Normally, the President of the United States receives a political bounce during periods of a global crisis. So why has President Biden’s popularity continued to drop at a time when Americans typically rally around the flag and our president?
Biden has been steadfast in his actions and tone against Vladimir Putin, and he has worked well with our allies to help ensure a coordinated response. Yes, his actions have frequently been a bit too little, too late, and the statements at times confusing, but there has been a steady array of strong economic and military steps taken by the Administration against Putin. So why has the public not demonstrated support for Biden and the Democrats? As the mid-term elections are just six months away, let’s first explore the polling numbers.
Biden’s approval rating, according to the most recent RealClearPolitics average is 40.4 percent. A Quinnipiac poll released on April 6 reports a 35 percent job approval among registered voters. Independents are particularly fleeing the president as only 27 percent of those voters give him a positive rating. All bad news for Biden and his party facing an antagonistic public while fighting to retain control of the House and Senate in November. The opposition to the administration’s handling of soaring inflation numbers, high gas prices, an out-of-control border, rampant crime, and disastrous handling of our withdrawal from Afghanistan, have together torpedoed any meaningful gains for the president.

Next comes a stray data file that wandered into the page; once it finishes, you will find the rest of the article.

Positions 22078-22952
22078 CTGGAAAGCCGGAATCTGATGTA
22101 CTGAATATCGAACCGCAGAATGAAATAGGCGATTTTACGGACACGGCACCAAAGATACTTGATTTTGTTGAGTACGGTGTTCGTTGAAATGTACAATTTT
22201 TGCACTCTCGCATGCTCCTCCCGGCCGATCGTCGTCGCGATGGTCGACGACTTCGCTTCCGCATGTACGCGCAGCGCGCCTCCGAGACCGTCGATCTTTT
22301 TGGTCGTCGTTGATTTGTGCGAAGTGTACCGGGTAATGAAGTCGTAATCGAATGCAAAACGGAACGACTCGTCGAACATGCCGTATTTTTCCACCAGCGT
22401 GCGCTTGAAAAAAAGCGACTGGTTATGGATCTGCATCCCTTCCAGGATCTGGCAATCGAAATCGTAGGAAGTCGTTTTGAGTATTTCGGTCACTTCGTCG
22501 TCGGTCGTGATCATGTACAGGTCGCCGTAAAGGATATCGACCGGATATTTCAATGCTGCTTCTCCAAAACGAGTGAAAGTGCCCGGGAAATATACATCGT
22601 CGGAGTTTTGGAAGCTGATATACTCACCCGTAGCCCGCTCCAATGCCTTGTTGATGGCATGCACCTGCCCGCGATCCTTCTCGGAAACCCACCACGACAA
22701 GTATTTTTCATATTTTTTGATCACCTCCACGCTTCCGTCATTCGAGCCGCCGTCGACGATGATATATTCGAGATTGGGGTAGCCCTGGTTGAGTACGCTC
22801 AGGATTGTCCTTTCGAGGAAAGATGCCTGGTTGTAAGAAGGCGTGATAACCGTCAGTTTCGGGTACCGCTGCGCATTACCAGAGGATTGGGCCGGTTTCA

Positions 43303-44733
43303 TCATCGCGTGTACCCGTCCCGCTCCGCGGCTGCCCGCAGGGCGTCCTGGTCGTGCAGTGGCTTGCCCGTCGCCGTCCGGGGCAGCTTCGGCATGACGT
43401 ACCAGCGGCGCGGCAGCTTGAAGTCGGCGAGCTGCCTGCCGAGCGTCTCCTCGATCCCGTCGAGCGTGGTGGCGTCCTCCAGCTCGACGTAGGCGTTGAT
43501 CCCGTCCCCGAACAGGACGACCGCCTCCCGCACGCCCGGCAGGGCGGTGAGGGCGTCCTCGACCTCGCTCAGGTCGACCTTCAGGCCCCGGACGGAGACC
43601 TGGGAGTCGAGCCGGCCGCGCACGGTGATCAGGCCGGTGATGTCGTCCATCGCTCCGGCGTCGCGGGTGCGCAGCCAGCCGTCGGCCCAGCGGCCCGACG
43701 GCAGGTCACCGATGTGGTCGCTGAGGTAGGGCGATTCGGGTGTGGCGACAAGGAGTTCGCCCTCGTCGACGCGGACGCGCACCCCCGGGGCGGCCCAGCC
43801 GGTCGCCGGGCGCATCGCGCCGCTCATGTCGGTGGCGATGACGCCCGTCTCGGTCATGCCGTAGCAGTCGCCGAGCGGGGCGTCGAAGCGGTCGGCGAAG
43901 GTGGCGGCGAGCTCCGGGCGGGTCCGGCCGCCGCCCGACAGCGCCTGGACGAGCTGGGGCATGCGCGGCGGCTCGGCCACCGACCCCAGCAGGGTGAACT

Inflation is at a 41 year high, wiping out wage gains. The annual inflation rate in the US accelerated to 8.5 percent in March compared with just a year ago. It represents the largest annual increase since December of 1981. Overall, gas, shelter, and food prices are among the largest contributors to the price surge, with the cost of beef alone seeing increases of 16 percent. In March of 2021, the price of gas was $2.89 per gallon. In March of 2022, the average price per gallon was 4.32 per gallon, impacting many Americans’ summer vacation plans. In December of 2021, and prior to the Russian invasion of Ukraine, the price was $3.40 per gallon. As this data demonstrates, while some of the gas price hike is due to the Russian invasion, much of the hike lies squarely with the Administration as it has stymied fossil fuel production, cancelled pipelines, and rendered permitting for energy transport practically impossible. Adding to the problem is that oil and gas producers are unwilling to invest their earned capital in further exploration and drilling under an administration that appears increasingly at war with it.
Concurrently, real average hourly earnings decreased 0.8 % in March from the previous month. On an annual basis, real earnings fell 2.7% in March. We’ve now sustained 11 straight months in which inflation has outpaced year-over-year wage growth, resulting in less take home pay.